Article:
W-Q He, GN Guo, C Li. Hepatology 2022; 75: 1566-1578. The impact of hepatitis B vaccination in the United States, 1999-2018
In the past 30 years, the hepatitis B vaccine has been included in infant immunization schedules in the U.S. The authors studied a large, comprehensive, and nationally representative data set (NHANES data from 1999-2018) to assess its efficacy.
- HBV vaccination was associated with reduced risk of all-cause mortality (HR, 0.78; 95% CI, 0.68–0.90) and cancer-related mortality (HR, 0.76; 95% CI, 0.58–1.00)
- The highest vaccination uptake was found among those born after 1991, at 86.5%.
- Vaccinated participants had higher prevalence of vaccine-induced immunity than the unvaccinated (47.2% vs. 7.4%). Among those born after 1991, vaccine efficacy (VE) was found at 58% (95% CI, 18%–79%) overall and 85% for those aged ≥20 years (mean age, 22), whereas no effect was found among those born prior to 1990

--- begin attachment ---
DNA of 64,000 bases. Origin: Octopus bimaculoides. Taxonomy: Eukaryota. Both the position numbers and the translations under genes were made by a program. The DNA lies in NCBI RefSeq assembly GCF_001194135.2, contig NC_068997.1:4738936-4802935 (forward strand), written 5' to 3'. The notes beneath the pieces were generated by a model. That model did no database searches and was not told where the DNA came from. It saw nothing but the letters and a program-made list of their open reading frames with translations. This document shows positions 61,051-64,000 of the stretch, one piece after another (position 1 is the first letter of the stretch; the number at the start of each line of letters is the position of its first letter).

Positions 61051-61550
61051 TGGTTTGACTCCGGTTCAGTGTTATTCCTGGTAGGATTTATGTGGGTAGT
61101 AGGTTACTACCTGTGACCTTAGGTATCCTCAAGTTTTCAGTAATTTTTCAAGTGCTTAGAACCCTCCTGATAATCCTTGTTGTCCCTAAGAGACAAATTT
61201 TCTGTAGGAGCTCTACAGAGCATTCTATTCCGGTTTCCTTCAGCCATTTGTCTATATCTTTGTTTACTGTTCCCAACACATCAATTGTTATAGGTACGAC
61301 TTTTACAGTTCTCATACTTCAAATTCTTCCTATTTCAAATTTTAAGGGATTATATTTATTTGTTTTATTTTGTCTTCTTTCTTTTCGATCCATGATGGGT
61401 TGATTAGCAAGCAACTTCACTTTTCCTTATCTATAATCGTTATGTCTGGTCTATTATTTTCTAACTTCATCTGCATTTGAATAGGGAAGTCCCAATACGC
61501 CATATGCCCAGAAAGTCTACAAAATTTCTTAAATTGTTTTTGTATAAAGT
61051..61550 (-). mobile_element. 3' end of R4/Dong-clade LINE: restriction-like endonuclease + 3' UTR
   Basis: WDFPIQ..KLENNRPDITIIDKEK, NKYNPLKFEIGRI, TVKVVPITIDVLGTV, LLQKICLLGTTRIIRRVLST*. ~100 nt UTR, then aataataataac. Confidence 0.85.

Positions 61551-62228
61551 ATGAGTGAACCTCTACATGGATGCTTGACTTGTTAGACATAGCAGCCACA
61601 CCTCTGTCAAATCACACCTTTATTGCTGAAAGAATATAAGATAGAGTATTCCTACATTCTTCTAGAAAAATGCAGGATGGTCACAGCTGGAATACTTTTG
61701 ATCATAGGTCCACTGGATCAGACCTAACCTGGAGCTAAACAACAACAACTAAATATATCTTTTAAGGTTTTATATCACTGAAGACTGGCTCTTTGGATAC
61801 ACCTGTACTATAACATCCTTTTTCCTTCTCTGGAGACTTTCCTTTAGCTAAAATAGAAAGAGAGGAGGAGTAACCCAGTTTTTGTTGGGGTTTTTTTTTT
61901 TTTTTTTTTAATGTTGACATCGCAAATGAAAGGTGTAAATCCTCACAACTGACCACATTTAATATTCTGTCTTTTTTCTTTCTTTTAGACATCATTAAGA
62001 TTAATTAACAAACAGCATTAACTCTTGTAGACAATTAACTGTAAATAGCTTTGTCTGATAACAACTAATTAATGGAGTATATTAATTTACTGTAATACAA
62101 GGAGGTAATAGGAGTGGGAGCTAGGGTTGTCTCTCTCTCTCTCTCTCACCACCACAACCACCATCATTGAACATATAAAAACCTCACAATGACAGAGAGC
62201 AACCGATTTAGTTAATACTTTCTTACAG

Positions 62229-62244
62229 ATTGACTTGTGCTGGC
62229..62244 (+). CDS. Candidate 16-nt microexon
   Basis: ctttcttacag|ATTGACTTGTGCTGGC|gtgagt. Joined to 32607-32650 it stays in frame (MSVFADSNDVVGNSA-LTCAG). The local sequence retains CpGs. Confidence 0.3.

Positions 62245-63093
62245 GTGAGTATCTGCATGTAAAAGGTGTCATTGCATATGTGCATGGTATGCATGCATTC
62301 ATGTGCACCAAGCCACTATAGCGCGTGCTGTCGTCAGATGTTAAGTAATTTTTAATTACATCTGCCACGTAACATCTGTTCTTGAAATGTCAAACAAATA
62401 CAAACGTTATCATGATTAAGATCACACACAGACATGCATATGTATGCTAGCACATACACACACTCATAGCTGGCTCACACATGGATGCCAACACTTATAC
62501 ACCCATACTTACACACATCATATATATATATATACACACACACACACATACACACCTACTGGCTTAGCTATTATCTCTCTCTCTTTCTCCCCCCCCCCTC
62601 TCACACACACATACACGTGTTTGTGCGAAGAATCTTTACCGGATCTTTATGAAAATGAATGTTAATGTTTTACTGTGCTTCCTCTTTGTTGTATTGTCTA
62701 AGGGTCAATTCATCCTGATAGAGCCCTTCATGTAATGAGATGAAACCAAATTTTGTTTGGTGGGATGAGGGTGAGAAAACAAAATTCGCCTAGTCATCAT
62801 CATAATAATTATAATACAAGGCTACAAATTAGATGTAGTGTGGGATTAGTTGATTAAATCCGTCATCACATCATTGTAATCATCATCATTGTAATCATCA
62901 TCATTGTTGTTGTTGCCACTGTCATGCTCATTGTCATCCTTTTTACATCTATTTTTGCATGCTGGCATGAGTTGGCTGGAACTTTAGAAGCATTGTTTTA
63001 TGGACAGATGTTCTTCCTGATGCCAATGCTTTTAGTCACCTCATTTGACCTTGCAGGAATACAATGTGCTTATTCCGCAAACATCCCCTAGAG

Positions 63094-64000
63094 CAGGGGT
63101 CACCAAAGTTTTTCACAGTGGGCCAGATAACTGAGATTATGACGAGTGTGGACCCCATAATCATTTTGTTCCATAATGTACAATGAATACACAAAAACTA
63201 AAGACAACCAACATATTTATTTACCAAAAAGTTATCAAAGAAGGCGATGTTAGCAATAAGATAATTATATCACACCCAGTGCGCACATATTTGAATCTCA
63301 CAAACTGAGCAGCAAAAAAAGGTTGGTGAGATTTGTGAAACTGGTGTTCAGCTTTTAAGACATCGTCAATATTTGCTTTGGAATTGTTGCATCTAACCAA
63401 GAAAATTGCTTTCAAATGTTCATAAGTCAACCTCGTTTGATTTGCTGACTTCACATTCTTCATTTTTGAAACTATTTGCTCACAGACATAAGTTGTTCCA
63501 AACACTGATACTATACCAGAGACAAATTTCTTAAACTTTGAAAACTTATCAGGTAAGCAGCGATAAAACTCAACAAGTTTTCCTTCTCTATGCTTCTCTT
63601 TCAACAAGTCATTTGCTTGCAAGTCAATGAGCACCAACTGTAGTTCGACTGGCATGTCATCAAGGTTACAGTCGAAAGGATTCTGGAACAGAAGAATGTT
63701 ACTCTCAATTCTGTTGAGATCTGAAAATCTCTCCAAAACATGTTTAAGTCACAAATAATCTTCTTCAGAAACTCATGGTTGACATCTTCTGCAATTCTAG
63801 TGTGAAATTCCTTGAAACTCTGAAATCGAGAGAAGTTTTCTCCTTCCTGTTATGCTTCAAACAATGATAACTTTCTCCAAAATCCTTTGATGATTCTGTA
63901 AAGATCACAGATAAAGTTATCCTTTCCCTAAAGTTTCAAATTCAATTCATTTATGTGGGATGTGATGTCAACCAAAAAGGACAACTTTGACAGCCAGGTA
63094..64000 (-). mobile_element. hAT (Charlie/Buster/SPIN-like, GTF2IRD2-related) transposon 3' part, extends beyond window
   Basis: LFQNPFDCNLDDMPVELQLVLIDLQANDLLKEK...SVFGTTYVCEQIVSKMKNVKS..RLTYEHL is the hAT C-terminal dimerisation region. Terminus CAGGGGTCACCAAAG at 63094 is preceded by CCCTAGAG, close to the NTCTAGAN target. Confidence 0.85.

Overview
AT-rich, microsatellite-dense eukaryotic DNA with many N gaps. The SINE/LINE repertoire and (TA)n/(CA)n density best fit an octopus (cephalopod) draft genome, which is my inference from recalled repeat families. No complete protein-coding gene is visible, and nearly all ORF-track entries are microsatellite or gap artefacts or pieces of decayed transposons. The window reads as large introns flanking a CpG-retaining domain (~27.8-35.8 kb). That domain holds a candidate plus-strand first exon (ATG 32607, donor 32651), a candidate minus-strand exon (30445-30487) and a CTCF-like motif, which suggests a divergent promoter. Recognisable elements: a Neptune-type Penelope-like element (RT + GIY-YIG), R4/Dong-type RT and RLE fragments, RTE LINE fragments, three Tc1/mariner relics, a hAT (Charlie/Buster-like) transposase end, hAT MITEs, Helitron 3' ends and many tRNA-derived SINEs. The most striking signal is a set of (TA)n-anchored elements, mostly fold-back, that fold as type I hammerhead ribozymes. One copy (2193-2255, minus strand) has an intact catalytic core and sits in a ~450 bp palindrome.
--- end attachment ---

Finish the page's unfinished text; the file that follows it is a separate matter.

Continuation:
Context for these findings is noted in the associated editorial (pgs 1365-1367):
HBV remains one of the most deadly viruses worldwide with nearly 1 million deaths yearly and nearly 300 million people chronically-infected. The vast majority of unvaccinated children less than 1 year of age become chronically-infected. In the U.S., 98% of children acquired HBV through vertical transmission “including 26% of pediatric cases who were born in the USA or Canada”
My take: This study shows that HBV vaccine maintains strong protection for 20 years and protects against cancer and death.
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